Jump to ContentJump to Main Navigation
Riot in AlexandriaTradition and Group Dynamics in Late Antique Pagan and Christian Communities$
Users without a subscription are not able to see the full content.

Edward Watts

Print publication date: 2010

Print ISBN-13: 9780520262072

Published to California Scholarship Online: March 2012

DOI: 10.1525/california/9780520262072.001.0001

Show Summary Details
Page of

PRINTED FROM CALIFORNIA SCHOLARSHIP ONLINE (www.california.universitypressscholarship.com). (c) Copyright University of California Press, 2022. All Rights Reserved. An individual user may print out a PDF of a single chapter of a monograph in CALSO for personal use.date: 01 July 2022

History and the Shape of Monastic Communities

History and the Shape of Monastic Communities

Chapter:
(p.94) (p.95) 4 History and the Shape of Monastic Communities
Source:
Riot in Alexandria
Author(s):

Edward J. Watts

Publisher:
University of California Press
DOI:10.1525/california/9780520262072.003.0004

In 350, the leaders of the eight monasteries that made up the Pachomian ascetic system (Koinonia) traveled to Phbow, the headquarters of the federation, to greet Apa Theodore, the new head of their order. Their visit came at the end of a particularly difficult time for the Pachomian community. Pachomius, the founder of the Koinonia and the visionary responsible for its organization, had died in May 346 during a plague that took away many of the group's other most senior leaders. Pachomian monks responded strongly to Theodore's well-crafted appeals to Scripture and communal history. This chapter examines the organization of daily life in the monasteries of Egypt during the fourth and fifth centuries, with particular attention paid to late-fourth-century Pachomian communities. Sources describing the apprenticeships through which communal elders individually supervised the spiritual development of junior monks suggest that these ascetic master–disciple relationships facilitated the transmission of particularly potent historical traditions. Personal ties and shared communal experiences helped monks to identify with these stories and the ideals they illustrated.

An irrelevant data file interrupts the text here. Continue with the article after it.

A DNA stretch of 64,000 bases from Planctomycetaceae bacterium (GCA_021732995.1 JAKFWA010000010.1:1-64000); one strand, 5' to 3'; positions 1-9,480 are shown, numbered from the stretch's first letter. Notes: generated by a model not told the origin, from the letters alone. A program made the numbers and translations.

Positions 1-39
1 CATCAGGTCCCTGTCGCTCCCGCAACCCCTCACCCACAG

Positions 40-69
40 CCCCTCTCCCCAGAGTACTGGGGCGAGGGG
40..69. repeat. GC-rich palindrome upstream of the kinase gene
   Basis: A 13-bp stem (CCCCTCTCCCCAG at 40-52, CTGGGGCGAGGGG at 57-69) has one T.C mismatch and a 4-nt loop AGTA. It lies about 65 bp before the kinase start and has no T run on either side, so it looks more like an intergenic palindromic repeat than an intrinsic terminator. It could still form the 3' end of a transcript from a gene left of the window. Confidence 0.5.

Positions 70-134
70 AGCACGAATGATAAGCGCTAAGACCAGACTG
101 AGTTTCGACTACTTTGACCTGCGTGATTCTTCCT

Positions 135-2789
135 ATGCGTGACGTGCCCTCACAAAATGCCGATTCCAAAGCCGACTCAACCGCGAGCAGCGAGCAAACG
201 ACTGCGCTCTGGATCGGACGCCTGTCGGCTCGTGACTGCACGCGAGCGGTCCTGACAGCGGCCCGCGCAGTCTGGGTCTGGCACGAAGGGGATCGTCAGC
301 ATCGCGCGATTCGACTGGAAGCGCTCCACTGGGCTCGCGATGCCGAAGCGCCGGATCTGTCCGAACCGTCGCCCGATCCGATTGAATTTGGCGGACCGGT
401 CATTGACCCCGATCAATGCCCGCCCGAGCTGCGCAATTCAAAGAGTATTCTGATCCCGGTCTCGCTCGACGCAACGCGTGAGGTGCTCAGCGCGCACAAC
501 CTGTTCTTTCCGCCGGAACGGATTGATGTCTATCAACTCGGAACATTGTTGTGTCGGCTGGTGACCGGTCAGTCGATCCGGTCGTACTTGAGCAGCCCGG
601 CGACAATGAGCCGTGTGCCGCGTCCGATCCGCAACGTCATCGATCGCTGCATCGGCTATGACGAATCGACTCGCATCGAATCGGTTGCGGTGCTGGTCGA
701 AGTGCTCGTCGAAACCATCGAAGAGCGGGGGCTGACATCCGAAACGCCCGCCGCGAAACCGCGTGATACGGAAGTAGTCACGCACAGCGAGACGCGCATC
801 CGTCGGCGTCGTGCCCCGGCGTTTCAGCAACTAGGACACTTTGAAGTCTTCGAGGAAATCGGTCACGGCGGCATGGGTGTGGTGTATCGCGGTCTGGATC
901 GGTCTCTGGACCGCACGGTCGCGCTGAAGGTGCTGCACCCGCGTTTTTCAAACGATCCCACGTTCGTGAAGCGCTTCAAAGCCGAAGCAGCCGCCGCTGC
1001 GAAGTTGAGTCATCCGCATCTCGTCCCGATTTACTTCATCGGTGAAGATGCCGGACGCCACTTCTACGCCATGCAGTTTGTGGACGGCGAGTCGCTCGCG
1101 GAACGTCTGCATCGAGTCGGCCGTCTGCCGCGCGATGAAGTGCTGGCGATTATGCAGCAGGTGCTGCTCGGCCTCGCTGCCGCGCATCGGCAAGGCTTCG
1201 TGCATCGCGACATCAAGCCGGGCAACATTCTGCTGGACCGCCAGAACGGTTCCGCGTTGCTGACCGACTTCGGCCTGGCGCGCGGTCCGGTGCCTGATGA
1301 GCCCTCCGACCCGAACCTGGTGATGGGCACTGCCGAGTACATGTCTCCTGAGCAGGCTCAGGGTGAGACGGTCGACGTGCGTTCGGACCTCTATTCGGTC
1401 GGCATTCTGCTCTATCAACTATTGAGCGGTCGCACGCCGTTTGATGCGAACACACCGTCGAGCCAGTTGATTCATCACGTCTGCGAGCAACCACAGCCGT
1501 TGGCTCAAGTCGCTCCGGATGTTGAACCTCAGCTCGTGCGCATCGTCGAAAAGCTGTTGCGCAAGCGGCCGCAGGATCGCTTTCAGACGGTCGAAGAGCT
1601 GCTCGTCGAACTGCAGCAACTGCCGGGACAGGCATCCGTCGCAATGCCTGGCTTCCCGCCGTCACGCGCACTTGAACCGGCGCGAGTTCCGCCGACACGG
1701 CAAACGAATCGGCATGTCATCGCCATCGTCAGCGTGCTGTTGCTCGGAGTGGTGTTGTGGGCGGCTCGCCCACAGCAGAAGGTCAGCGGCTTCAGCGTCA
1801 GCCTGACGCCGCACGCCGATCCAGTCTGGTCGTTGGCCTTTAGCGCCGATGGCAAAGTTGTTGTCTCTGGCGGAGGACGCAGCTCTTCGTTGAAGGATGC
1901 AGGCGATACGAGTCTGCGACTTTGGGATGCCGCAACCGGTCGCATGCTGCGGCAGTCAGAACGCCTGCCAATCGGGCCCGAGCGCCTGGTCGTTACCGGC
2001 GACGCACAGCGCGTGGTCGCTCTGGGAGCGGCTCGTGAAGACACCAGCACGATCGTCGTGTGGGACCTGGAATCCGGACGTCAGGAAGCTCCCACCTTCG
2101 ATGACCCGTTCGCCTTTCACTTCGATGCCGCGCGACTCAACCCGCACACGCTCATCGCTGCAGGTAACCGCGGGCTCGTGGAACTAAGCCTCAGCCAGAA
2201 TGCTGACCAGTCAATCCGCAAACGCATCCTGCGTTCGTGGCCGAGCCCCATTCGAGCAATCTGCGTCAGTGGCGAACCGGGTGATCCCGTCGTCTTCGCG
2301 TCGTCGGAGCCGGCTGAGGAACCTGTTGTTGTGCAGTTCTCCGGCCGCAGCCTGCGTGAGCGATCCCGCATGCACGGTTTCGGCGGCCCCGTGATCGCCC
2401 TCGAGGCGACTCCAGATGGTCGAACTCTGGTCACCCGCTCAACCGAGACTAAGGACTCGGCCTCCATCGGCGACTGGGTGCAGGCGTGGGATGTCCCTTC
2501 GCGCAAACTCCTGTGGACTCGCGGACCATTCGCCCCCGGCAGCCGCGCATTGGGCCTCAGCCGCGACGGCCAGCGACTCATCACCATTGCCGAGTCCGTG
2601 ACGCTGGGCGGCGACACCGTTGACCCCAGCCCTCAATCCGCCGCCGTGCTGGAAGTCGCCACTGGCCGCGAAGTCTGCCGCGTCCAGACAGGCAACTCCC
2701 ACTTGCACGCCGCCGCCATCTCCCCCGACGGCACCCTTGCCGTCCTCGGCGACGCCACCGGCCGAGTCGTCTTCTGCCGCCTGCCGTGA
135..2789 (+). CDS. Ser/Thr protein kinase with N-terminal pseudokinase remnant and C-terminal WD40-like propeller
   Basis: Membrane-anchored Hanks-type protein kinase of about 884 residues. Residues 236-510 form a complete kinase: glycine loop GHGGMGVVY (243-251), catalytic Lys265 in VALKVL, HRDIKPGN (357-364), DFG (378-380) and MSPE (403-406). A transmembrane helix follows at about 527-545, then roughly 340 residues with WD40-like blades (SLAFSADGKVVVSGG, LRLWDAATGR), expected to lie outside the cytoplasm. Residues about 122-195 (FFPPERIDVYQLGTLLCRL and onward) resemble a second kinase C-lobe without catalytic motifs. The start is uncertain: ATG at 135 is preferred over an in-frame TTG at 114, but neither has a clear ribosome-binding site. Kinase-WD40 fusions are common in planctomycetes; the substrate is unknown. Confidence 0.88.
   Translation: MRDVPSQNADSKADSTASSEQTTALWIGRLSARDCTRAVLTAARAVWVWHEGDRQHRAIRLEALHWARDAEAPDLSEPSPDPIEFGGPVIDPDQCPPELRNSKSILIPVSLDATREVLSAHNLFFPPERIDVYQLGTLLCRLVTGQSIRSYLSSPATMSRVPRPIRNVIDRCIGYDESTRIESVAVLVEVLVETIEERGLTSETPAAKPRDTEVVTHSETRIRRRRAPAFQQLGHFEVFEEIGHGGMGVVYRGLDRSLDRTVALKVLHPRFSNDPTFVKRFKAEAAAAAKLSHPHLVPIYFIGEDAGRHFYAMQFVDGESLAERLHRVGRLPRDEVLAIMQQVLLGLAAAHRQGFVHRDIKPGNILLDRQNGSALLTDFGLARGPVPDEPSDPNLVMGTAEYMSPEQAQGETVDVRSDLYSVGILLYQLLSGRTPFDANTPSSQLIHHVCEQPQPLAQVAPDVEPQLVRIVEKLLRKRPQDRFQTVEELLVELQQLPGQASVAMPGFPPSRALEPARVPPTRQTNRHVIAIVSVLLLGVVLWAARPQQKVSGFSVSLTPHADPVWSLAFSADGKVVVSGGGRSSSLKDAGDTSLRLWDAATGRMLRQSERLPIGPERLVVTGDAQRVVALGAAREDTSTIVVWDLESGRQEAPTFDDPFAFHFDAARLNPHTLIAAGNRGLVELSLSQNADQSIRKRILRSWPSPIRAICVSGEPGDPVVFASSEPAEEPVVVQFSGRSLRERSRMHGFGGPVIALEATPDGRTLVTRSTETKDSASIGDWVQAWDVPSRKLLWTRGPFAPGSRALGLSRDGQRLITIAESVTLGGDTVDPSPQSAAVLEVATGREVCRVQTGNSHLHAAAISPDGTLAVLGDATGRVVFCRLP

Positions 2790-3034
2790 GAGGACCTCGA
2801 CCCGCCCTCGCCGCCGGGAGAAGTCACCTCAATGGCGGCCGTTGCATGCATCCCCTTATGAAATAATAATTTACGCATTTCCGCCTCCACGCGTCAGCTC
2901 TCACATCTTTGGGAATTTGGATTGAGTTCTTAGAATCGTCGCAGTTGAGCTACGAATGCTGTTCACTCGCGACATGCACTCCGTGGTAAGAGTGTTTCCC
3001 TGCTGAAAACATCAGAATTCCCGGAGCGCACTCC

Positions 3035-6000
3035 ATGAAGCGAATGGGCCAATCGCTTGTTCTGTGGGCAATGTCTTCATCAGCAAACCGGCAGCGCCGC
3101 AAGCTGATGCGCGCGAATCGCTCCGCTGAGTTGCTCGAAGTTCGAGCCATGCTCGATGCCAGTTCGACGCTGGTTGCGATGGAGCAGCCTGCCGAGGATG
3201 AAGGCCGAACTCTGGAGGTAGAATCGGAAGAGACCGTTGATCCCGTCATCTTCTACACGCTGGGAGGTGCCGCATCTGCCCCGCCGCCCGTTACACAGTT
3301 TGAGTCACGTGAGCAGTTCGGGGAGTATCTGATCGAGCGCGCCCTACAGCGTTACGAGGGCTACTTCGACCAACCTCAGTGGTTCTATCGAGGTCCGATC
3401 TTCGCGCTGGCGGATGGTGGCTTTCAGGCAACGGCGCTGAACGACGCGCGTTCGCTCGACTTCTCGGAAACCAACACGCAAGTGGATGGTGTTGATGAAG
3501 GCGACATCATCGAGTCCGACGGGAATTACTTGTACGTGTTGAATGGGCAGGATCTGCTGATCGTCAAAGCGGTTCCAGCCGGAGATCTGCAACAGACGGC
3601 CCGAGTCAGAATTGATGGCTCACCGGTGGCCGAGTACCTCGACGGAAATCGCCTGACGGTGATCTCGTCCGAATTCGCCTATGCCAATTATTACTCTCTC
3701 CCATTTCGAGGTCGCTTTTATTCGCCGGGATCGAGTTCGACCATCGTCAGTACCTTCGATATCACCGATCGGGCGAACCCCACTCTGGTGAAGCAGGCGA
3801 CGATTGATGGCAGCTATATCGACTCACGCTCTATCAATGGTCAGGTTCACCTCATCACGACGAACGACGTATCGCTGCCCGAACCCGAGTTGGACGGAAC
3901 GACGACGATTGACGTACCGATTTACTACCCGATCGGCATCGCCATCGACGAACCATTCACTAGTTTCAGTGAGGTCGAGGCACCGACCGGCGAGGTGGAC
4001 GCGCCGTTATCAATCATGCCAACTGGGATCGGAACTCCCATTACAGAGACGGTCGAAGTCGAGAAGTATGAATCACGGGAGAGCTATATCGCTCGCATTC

Keywords:   Koinonia, monasteries, monks, Apa Theodore, communal history, personal ties, apprenticeships, Scripture, Pachomius, Egypt

California Scholarship Online requires a subscription or purchase to access the full text of books within the service. Public users can however freely search the site and view the abstracts and keywords for each book and chapter.

Please, subscribe or login to access full text content.

If you think you should have access to this title, please contact your librarian.

To troubleshoot, please check our FAQs, and if you can't find the answer there, please contact us.